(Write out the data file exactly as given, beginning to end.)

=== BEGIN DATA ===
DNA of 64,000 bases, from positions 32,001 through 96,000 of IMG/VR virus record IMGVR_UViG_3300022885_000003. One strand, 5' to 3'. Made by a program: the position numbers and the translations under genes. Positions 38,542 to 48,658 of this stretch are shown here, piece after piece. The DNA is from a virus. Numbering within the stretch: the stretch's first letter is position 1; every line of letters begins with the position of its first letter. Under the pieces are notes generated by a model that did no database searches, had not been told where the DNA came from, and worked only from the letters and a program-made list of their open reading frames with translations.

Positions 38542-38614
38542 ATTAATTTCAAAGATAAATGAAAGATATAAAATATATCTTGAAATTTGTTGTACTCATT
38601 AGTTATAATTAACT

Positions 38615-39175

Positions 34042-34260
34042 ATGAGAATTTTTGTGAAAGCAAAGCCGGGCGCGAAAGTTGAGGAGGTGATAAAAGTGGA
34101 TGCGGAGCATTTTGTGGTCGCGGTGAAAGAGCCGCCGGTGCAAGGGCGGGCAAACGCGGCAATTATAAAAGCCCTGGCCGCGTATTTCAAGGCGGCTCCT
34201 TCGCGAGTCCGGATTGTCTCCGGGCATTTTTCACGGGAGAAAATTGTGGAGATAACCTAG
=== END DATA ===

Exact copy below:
DNA of 64,000 bases, from positions 32,001 through 96,000 of IMG/VR virus record IMGVR_UViG_3300022885_000003. One strand, 5' to 3'. Made by a program: the position numbers and the translations under genes. Positions 38,542 to 48,658 of this stretch are shown here, piece after piece. The DNA is from a virus. Numbering within the stretch: the stretch's first letter is position 1; every line of letters begins with the position of its first letter. Under the pieces are notes generated by a model that did no database searches, had not been told where the DNA came from, and worked only from the letters and a program-made list of their open reading frames with translations.

Positions 38542-38614
38542 ATTAATTTCAAAGATAAATGAAAGATATAAAATATATCTTGAAATTTGTTGTACTCATT
38601 AGTTATAATTAACT

Positions 38615-39175

Positions 34042-34260
34042 ATGAGAATTTTTGTGAAAGCAAAGCCGGGCGCGAAAGTTGAGGAGGTGATAAAAGTGGA
34101 TGCGGAGCATTTTGTGGTCGCGGTGAAAGAGCCGCCGGTGCAAGGGCGGGCAAACGCGGCAATTATAAAAGCCCTGGCCGCGTATTTCAAGGCGGCTCCT
34201 TCGCGAGTCCGGATTGTCTCCGGGCATTTTTCACGGGAGAAAATTGTGGAGATAACCTAG